Summary: Jonah Experiences God’s Mercy…Again
An election of a prime minister wasn’t the only exciting thing to happen last Tuesday. October 14th was also the day the latest Indiana Jones movie came out on DVD. I admit. I ran out to rent the movie and watched it that very night. But the Kingdom of the Crystal Skull was a disappointment. Of the four Indiana Jones movies it is my least favorite. The reason may be that Dr. Jones, played by a 65 year-old Harrison Ford, is 17 years older than he was in the first movie, Raiders of the Lost Ark. Indy just didn’t seem to have his usual spunk.
Coincidently the last chapter of the book of Jonah is also the least flattering for that prophet of God. In today’s adventure, Independent Jonah and His Incredibly Thick Skull, the prophet throws a tantrum over God’s mercy for the Ninevites. The bad news is that we’re often like Independent. We think that there are some people that just don’t deserve God’s mercy. The good news is that God treats us with love and patience as he did Jonah to get us to see things his way so we don’t miss out on his mercy for us. Let’s find out more.
Although it’s been a few weeks since our last Independent Jonah adventure I’m sure you remember what happened to the prophet. After being spit back onto dry land by that huge fish, Jonah received a second chance to go to Nineveh and preach repentance. This time Jonah went and God blessed his message. Everyone in Nineveh, including the king, repented and God forgave them. He did not bring upon them the destruction he had threatened.
You would expect Jonah’s reaction to be one of joy and celebration. I mean if you made a spectacular save to stop the last penalty kick to secure a World Cup victory, you would shout: “Whoo-hoo!” not: “Boo- hoo! This makes me really angry.” Yet that was Independent’s attitude when he saw that God wasn’t going to punish the Ninevites. Jonah grumbled: “O LORD, is this not what I said when I was still at home? That is why I was so quick to flee to Tarshish. I knew that you are a gracious and compassionate God, slow to anger and abounding in love, a God who relents from sending calamity. 3 Now, O LORD, take away my life, for it is better for me to die than to live” (Jonah 4:2b, 3).
Doesn’t it make you sad to hear Jonah carry on that way? It certainly makes you look at Jonah chapter 3 in a different light. That chapter records how Jonah obeyed the Lord and made the long trek to Nineveh to call the people to repentance but it’s obvious now that he did the right thing for the wrong reason. Independent went to Nineveh because he felt he had to, not because he really wanted to.
We’re masters of doing the right thing for the wrong reason, aren’t we? We clean our room because if we don’t, we’ll lose an allowance, not because we want to show our thanks for all our parents do for us. We drive the speed limit (most of the time) because if we don’t, we’ll get fined, not because obeying the law is a way to show respect to our fellow drivers and give thanks for the blessing of government. We offer smiles and handshakes to each other because we want to be thought of as kind and warm, not because we really care about the other person. But do you see the consequence of doing the right thing for the wrong reason? Misery. Jonah was miserable because he hadn’t done God’s work with God’s heart. Likewise when you set up for an outreach event like Fall Festival or clean the bathroom at home because “someone’s gotta do it,” there’s no joy in the task. There would be though if we remembered the Apostle Paul’s words: “23 Whatever you do, work at it with all your heart, as working for the Lord, not for men, 24 since you know that you will receive an inheritance from the Lord as a reward. It is the Lord Christ you are serving” (Colossians 3:23, 24).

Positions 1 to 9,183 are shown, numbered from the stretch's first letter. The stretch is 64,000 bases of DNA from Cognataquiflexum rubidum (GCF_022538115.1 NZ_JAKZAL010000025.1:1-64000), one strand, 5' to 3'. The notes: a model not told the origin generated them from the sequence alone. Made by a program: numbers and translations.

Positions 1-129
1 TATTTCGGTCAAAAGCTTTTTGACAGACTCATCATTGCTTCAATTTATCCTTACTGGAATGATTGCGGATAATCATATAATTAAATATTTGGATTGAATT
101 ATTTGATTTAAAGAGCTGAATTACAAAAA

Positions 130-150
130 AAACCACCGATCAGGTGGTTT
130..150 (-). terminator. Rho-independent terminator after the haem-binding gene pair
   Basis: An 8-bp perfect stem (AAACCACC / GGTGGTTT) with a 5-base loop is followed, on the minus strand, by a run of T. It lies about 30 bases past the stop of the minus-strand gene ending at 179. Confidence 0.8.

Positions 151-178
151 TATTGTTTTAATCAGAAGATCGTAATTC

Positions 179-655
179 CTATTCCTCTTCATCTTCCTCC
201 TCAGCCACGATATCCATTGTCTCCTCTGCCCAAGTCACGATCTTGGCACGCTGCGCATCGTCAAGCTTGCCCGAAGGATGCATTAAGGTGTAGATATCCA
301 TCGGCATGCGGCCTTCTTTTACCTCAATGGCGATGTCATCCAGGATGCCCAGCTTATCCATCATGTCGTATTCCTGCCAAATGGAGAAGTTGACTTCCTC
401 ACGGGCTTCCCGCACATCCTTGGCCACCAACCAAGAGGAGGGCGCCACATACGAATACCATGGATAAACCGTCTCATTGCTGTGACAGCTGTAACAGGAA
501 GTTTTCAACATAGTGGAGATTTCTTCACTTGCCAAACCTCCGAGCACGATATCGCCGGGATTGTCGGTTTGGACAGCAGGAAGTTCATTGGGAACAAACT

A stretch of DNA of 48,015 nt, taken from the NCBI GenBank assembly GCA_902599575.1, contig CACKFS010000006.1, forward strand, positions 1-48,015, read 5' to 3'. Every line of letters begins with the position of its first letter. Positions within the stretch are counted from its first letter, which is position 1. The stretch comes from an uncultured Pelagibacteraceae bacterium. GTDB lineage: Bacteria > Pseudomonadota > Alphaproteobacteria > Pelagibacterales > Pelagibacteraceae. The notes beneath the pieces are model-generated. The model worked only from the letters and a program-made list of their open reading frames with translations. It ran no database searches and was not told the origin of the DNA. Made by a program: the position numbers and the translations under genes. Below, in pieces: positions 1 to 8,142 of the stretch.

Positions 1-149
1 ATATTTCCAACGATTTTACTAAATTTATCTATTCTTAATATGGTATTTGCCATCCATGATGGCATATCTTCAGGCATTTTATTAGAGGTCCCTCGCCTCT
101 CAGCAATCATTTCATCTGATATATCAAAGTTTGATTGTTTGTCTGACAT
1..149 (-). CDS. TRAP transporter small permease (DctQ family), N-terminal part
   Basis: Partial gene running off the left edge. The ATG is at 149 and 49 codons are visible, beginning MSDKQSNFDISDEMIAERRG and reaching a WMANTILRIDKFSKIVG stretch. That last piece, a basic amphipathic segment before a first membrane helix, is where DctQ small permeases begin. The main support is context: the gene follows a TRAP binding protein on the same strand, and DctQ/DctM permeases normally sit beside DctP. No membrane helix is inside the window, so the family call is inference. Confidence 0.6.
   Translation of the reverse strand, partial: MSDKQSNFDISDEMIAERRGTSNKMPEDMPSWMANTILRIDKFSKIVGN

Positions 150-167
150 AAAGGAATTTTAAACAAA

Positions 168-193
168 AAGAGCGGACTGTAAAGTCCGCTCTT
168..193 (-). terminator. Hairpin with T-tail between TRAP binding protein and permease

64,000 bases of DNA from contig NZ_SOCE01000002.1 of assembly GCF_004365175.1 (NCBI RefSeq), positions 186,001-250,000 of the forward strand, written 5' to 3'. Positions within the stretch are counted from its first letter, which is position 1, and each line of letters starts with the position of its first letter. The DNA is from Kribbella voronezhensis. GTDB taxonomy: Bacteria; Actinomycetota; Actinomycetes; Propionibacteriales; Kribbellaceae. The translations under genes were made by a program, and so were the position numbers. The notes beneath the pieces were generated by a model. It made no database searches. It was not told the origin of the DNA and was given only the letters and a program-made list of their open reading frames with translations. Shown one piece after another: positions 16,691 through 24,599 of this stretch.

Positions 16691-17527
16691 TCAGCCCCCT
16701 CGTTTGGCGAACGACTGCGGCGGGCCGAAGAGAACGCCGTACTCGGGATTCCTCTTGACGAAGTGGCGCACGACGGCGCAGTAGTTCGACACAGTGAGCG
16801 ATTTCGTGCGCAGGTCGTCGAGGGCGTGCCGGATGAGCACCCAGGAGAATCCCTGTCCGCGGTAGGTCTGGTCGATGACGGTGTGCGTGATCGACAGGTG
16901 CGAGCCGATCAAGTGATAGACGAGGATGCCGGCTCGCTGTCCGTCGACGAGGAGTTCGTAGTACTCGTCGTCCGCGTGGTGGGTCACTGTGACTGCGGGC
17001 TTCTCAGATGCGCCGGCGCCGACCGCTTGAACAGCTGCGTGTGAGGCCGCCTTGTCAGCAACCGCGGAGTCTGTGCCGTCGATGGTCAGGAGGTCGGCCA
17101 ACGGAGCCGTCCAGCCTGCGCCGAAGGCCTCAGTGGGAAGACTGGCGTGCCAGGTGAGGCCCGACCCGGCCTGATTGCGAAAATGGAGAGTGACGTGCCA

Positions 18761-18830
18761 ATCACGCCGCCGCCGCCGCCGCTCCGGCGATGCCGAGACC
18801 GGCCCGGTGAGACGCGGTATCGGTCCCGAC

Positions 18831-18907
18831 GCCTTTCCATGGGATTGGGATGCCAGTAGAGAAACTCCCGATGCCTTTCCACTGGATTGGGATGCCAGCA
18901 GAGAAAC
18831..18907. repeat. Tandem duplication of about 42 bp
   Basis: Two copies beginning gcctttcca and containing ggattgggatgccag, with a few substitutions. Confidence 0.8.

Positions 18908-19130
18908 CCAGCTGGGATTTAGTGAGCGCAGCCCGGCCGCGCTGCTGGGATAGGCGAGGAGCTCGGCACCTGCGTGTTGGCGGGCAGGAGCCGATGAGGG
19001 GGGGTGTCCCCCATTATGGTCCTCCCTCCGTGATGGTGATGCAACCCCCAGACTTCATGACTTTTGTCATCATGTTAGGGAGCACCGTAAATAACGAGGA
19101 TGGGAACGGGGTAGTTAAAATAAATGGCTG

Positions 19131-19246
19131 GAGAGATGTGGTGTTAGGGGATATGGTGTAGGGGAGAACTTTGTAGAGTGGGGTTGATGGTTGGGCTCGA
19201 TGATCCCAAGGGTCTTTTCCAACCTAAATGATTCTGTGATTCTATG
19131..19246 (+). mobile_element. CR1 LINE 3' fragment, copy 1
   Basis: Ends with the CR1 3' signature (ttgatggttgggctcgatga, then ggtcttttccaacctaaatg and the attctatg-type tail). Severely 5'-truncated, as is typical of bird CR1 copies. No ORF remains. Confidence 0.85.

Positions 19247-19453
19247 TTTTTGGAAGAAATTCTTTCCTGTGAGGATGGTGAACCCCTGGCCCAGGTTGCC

Because Independent was really serving himself and not his savior-God, he was so miserable that he wanted out when God didn’t do what Jonah thought should be done to the Ninevites. If God wasn’t going to kill the Ninevites, then he wanted God to kill him. Jonah was acting like a little child who demands to know whether his parents love him or a sibling more.
How do you deal with an ungrateful little brat like that? You teach him a lesson that’s what you do. Yet the lesson God taught Independent was a lesson of mercy. After his initial exchange with God, Independent went off to build a little shelter outside of Nineveh. He wanted a front row seat in case God changed his mind about punishing the Ninevites. It seems though that Jonah was a better preacher than carpenter for the shelter he made didn’t offer much shade from the searing sun. In his mercy the Lord caused a plant to grow big enough in one day to offer Jonah the shade he craved. And Jonah was very happy about the plant. But then the next morning God sent a worm to attack the plant so that in a single day the plant withered and died. Then God sent a scorching wind off the desert making conditions unbearable. Jonah was furious. Why couldn’t God have protected the plant that had sheltered him from the oppressive heat? God now seized his chance to teach Independent a lesson. He said to his prophet: “You have been concerned about this vine, though you did not tend it or make it grow. It sprang up overnight and died overnight. 11 But Nineveh has more than a hundred and twenty thousand people who cannot tell their right hand from their left, and many cattle as well. Should I not be concerned about that great city?” (Jonah 4:10, 11) Couldn’t Independent see the irony of his anger? He cared more about a plant than he cared for a city full of people! And the only reason Jonah cared about that plant was because it had given him shade. In other words, Jonah’s love for that plant was purely selfish.